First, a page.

Where would you least expect to find an astronomer? You might guess a cloudy coastline, where you're not likely to see the stars. Yet even places where bad weather is common have occasional clear nights. A better candidate might be the heart of a big metropolis, where artificial light drowns out starlight.
Henry Parkhurst, who died 100 years ago this week, lived in the biggest American city, New York. In the late nineteenth century, he was a court reporter by day, and an astronomer by night. He observed variable stars -- stars that slightly fade and brighten.
Parkhurst's measurements were highly regarded. They were sought out by Harvard College Observatory, the great repository of astronomical data at the time. In 1882, Parkhurst proposed a decade-long project for himself: He would systematically measure long-period variables, which change in brightness over months or years. He made his observations from his Manhattan apartment.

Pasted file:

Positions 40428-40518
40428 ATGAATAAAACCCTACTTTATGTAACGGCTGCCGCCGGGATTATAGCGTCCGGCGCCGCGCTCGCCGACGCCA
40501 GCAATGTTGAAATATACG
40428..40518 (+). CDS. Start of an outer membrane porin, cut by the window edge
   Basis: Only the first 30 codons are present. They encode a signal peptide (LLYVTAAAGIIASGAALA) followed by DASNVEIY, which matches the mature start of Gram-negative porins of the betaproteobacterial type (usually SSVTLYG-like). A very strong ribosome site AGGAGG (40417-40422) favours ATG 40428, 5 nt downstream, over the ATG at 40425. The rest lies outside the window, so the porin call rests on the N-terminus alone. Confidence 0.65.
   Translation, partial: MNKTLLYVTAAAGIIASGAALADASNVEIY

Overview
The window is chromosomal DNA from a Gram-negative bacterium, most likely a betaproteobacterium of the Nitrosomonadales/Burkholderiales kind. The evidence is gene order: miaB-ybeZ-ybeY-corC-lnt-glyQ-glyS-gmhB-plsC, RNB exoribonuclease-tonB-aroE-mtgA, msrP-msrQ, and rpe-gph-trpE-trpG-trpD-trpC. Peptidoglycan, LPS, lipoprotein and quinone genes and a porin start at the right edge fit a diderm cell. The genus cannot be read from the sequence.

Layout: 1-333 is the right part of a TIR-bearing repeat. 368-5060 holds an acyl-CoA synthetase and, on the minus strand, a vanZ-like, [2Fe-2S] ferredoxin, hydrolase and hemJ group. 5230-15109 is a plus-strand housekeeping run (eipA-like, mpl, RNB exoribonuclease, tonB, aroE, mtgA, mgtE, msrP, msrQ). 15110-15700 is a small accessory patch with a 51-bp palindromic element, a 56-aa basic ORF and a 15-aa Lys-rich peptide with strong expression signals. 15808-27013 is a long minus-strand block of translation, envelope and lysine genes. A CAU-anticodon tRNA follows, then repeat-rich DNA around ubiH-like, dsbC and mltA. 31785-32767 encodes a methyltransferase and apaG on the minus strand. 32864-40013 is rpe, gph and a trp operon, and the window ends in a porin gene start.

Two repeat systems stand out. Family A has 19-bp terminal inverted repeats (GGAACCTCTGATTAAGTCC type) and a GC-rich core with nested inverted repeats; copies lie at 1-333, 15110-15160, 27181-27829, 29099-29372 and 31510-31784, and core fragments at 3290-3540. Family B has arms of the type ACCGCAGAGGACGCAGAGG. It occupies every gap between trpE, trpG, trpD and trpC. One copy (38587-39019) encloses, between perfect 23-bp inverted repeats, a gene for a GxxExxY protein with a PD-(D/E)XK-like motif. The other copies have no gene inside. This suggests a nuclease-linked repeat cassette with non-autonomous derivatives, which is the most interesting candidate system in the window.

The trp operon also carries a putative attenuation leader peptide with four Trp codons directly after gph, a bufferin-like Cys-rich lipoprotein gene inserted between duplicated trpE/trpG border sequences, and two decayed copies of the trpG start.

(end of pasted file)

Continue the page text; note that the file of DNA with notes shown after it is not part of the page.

But unknown to Parkhurst and other New Yorkers, 1882 would change their city forever -- Thomas Edison and his electric light bulb came to town. The next year, while Parkhurst began his project, the Brooklyn Bridge was completed -- and illuminated by electric arcs. That was less than ten blocks from his telescope.
Parkhurst became the first victim of light pollution -- the brazen glow of artificial lights. Today, most astronomical research is conducted at remote observatories, far from the nearest towns.
Script by Thomas Hockey, Copyright 2007
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